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A simulation-based drug discovery company, Turbine, has announced the closing of an institutional funding round worth EUR 3 million (US $3.3 million), which will be used to redesign the oncology drug discovery process.
A simulation-based drug discovery company, Turbine, has announced the closing of an institutional funding round worth EUR 3 million (US $3.3 million), which will be used to redesign the oncology drug discovery process. The financing round was led by Delin Ventures and included participation from a number of angel investors.
In a Nov. 13, 2019 press release, the company revealed that the seed funding will be used to expand the rational, simulation-based drug discovery workflow into each phase of drug discovery. Turbine’s proprietary Simulated Cell platform will be the facilitator for the drug discovery work. Comprised of a dynamic computational model of the human cell and the underlying simulation technology, the platform will be used to find the smartest route to novel targets, biomarkers, and combination therapies.
“Over the last couple of years, we have guided the anti-cancer drug discovery process of leading pharmaceutical companies, allowing us to strengthen our simulation-first capabilities,” said Szabolcs Nagy, CEO of Turbine, in the press release. “We believe our methods have the potential to transform the current trial-and-error approach to drug discovery into an iterative process, marked by rational decisions, and leading to better drugs faster.”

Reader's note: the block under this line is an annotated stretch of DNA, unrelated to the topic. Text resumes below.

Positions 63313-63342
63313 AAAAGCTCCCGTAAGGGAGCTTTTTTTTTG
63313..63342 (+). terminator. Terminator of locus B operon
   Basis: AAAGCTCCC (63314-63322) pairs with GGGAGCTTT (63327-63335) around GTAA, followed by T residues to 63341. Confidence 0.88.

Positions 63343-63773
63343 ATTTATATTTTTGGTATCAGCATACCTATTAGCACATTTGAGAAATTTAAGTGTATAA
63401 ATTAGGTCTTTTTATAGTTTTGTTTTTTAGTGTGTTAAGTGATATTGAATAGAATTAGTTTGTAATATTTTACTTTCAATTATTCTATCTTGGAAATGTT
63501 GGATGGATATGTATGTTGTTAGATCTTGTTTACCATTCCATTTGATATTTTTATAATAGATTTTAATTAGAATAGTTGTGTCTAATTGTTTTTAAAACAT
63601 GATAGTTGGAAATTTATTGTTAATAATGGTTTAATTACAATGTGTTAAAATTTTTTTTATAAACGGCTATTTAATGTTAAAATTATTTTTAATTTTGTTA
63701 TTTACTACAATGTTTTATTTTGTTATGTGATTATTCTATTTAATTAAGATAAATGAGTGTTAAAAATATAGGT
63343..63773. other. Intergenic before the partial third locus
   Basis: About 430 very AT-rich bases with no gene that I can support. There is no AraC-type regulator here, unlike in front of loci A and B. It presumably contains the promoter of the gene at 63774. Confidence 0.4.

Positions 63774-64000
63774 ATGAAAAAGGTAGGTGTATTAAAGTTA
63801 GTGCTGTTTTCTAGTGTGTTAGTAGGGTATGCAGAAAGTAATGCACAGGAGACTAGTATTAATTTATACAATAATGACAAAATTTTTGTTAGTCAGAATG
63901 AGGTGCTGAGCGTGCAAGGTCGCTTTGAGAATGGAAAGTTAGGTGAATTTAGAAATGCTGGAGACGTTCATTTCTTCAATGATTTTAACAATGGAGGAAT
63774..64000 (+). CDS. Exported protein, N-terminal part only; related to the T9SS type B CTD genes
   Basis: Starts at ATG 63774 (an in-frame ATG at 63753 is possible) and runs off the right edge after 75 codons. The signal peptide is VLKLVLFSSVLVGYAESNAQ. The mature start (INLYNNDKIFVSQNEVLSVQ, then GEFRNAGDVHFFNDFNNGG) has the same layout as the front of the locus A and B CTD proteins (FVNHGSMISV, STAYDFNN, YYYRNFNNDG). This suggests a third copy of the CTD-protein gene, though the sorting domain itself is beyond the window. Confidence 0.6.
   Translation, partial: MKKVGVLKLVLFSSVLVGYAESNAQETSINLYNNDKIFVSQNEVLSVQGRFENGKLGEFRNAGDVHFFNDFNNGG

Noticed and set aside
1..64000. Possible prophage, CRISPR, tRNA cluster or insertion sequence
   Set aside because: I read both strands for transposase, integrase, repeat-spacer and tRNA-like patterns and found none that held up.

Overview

“We have been very impressed by Turbine’s capability to model and simulate complex biological problems first, and then decide on the fate of drugs based on a deep understanding of the problem. This resourcefulness is deeply rooted in the DNA of the team,” added Alan Barge, former vice-president and head of Oncology Therapy Area at AstraZeneca, partner at Delin Ventures, and non-executive director at Turbine. “They have come a long way in developing and validating the platform leaning on revenue from industry collaborations, while also arriving at promising in-vitro validation of their simulation-first DDR drug discovery program within just a couple of months. We look forward to supporting this talented team during the next stage of its development.”